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Fragile Rainbow at The WAH Center: Members Reception

  • Thursday, May 05, 2022
  • 6:00 PM - 8:00 PM (EDT)
  • Williamsburg Art & Historical Center
  • 181


  • ecoartspace members are free plus two free guests

Registration is closed

Fragile Rainbow: Traversing Habitats

Private Members Reception - in person

Williamsburg Art & Historical Center

Thursday, May 5, 2022

United States: 6 to 8 pm ET

Fragile Rainbow: Traversing Habitats will be on view at the Williamsburg Art & Historical Center May 7—June 4, 2022, including over fifty artists who are members of ecoartspace, an international platform for artists addressing environmental issues.

The exhibition’s title found inspiration in the show's largest artwork, Claire McConaughy’s painting Fragile Rainbow (2021). In her words, McConaughy’s sanguine waterscape addresses “interconnection, loss, transformation, and hope.” Her title is especially relevant for this heterogeneous exhibition of artworks by ecoartspace members based in the New York City region whose paintings, sculptures, photographs, and installations evoke “connection, loss, transformation, and hope.” These artists are especially conscious of our indebtedness to living beings in our midst and human beings’ obligation to appreciate and protect organic and inorganic matter alike.   

Ordinarily, human beings, especially urbanites, find it difficult to situate themselves as embedded in their habitat. This exhibition aims to inspire visitors to view one’s environment as habitat and to realize one’s contribution to habitat. When we walk in the woods, we become part of the forest.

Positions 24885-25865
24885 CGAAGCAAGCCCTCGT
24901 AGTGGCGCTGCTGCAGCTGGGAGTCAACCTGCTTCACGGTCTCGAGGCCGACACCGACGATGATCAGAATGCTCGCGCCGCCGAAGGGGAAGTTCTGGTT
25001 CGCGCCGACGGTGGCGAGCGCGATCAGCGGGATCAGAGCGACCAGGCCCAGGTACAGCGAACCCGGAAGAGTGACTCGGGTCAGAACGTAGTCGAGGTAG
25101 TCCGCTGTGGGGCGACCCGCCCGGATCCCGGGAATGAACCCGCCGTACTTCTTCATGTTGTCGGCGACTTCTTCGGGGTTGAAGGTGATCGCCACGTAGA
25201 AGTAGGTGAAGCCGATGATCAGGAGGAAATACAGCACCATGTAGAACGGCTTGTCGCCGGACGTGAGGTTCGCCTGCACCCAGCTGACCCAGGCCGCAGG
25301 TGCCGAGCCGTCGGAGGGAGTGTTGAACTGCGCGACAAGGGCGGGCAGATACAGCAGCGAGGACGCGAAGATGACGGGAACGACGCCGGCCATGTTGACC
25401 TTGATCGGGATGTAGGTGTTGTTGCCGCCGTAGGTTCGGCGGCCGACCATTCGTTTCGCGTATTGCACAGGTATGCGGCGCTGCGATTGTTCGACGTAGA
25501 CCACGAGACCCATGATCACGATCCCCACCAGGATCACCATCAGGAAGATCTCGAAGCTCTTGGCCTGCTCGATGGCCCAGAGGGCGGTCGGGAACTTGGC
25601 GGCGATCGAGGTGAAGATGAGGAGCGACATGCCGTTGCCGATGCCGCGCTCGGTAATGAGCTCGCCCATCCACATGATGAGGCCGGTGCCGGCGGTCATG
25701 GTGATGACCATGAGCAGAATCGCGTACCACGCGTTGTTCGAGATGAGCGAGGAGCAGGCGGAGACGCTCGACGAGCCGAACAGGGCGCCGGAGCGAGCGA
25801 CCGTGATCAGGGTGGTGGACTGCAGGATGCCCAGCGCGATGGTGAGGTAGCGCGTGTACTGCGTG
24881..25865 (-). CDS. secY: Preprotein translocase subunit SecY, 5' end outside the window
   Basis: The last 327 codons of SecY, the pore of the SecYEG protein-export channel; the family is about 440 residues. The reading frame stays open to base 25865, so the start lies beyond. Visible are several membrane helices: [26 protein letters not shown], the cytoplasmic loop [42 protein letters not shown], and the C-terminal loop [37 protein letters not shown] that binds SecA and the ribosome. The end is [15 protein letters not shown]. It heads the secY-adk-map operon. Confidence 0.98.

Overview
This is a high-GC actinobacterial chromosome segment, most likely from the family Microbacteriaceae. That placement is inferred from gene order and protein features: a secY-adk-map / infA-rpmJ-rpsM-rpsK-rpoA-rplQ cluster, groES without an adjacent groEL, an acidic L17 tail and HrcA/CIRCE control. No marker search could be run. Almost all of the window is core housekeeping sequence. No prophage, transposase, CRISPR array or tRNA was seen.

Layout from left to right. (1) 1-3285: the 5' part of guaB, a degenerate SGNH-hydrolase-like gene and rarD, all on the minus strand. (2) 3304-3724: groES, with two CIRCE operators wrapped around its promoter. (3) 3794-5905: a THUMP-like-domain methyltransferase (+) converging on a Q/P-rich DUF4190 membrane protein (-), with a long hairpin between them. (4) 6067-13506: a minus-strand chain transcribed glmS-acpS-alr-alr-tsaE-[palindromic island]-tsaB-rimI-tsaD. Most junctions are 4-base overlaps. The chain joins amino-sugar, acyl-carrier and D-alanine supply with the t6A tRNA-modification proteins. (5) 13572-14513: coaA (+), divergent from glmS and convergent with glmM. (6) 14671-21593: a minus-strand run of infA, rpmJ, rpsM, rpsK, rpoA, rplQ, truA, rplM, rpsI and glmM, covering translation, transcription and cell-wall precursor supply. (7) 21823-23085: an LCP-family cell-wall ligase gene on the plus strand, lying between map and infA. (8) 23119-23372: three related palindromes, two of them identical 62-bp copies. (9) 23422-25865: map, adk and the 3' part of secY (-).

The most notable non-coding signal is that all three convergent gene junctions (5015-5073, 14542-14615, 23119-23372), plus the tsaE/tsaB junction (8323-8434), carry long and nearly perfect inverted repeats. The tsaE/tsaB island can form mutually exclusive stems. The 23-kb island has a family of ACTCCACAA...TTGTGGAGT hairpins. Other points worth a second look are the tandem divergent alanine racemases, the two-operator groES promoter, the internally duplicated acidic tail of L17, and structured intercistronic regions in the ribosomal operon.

To create this sensorial experience, works were selected that amplify habitats’ various voices from birds to bladderwrack, clouds, cochineals, compost, coral reefs, cows, deer, flowers, fungi, human beings, jellyfish, knotweed, lichens, mangroves, metals, minerals, mugworts, mushrooms, plastic, rainbows, rivers, roots, rust, seeds, shells, soil, the sun, rivers, trees, watersheds, and worms. Idyllic landscapes stride landscapes riddled with plants eager to migrate and unpredictable outcomes. Similarly, imagery evoking bleached corals find resolution in a biomorphic sculpture meant to substitute for coral reefs.

Elizabeth Albert, M. Annenberg, L.C. Armstrong, Nancy Azara, Jeannine Bardo, Jude Norris - Bebonkwe, Lois Bender, Jean Brennan, Michele Brody, Diane Burko, Pamela Casper, Margaret Cogswell, Elisabeth Condon, Katie De Groot, Kate Dodd, Rosalyn Driscoll, Eliza Evans, Rachel Frank, Alice Garik, Tessa Grundon, andrea haenggi, Mara G. Haseltine, Kristin Jones, Natalya Khorover, Jennifer Kotter, Laurie Lambrecht, Rita Leduc, Stacy Levy, Lenore Malen, Claire McConaughy, Lauren Rosenthal McManus, Emmy Mikelson, Patricia Miranda, Seren Morey, Carol Padberg, Aviva Rahmani, Leah Raintree, Laziza Rakhimova, Bonnie Ralston, Lisa Reindorf, Eleni Smolen, Anne-Katrin Spiess, Priscilla Stadler, Linda Stillman, Mary Ann Strandell, Debra Swack, Sandra Taggart, Kate Temple, Deborah Wasserman, Riva Weinstein, Linda Weintraub, Stephen Whisler, Marion Wilson, Chin Chih Yang, Millicent Young

Exhibition Dates: Saturday, May 7 to Saturday, June 4, 2022
Public Reception: Saturday, May 7, 3-5pm
Public Closing Reception: Saturday, June 4, 4-6pm
Organized and Produced by ecoartspace

ABOUT Sue Spaid